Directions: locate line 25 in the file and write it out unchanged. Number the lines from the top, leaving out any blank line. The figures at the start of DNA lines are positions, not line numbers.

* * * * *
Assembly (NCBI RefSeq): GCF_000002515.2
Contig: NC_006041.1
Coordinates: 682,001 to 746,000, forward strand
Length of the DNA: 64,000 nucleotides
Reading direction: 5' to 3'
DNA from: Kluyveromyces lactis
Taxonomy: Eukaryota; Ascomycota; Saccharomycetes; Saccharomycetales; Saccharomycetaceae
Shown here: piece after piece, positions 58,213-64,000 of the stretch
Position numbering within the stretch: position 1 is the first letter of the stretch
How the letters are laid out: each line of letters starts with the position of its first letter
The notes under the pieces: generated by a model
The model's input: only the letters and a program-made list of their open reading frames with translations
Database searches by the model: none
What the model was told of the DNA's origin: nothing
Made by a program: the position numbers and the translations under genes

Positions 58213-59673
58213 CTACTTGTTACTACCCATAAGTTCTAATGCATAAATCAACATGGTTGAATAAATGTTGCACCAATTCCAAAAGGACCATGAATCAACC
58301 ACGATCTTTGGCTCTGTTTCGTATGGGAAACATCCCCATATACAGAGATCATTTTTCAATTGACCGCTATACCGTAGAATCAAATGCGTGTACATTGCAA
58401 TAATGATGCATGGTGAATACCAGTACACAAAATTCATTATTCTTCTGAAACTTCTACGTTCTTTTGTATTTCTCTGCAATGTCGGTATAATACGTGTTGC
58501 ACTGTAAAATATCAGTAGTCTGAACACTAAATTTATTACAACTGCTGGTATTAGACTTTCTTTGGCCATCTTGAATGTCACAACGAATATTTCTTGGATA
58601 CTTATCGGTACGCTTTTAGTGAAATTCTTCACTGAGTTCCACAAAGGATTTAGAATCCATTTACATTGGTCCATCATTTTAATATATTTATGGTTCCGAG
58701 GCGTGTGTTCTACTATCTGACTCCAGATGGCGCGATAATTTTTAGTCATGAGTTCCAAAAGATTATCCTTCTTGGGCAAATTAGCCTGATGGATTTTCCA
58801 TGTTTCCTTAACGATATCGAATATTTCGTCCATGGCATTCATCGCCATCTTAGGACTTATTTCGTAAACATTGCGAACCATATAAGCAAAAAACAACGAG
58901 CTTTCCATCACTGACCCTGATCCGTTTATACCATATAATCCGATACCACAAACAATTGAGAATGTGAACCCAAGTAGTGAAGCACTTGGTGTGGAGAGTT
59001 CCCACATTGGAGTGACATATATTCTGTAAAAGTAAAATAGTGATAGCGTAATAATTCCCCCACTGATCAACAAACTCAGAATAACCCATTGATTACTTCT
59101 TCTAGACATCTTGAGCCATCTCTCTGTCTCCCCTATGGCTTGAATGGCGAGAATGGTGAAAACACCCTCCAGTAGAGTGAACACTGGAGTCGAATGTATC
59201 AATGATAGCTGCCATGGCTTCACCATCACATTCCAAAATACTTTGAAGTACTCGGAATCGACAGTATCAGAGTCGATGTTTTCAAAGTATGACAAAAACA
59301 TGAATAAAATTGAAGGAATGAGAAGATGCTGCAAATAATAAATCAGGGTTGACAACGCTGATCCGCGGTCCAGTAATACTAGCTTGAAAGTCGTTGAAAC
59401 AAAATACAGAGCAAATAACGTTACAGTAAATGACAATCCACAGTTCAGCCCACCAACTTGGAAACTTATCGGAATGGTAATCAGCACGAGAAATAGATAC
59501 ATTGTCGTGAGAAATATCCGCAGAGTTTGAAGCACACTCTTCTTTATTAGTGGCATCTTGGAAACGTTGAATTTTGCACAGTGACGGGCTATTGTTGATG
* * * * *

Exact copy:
59001 CCCACATTGGAGTGACATATATTCTGTAAAAGTAAAATAGTGATAGCGTAATAATTCCCCCACTGATCAACAAACTCAGAATAACCCATTGATTACTTCT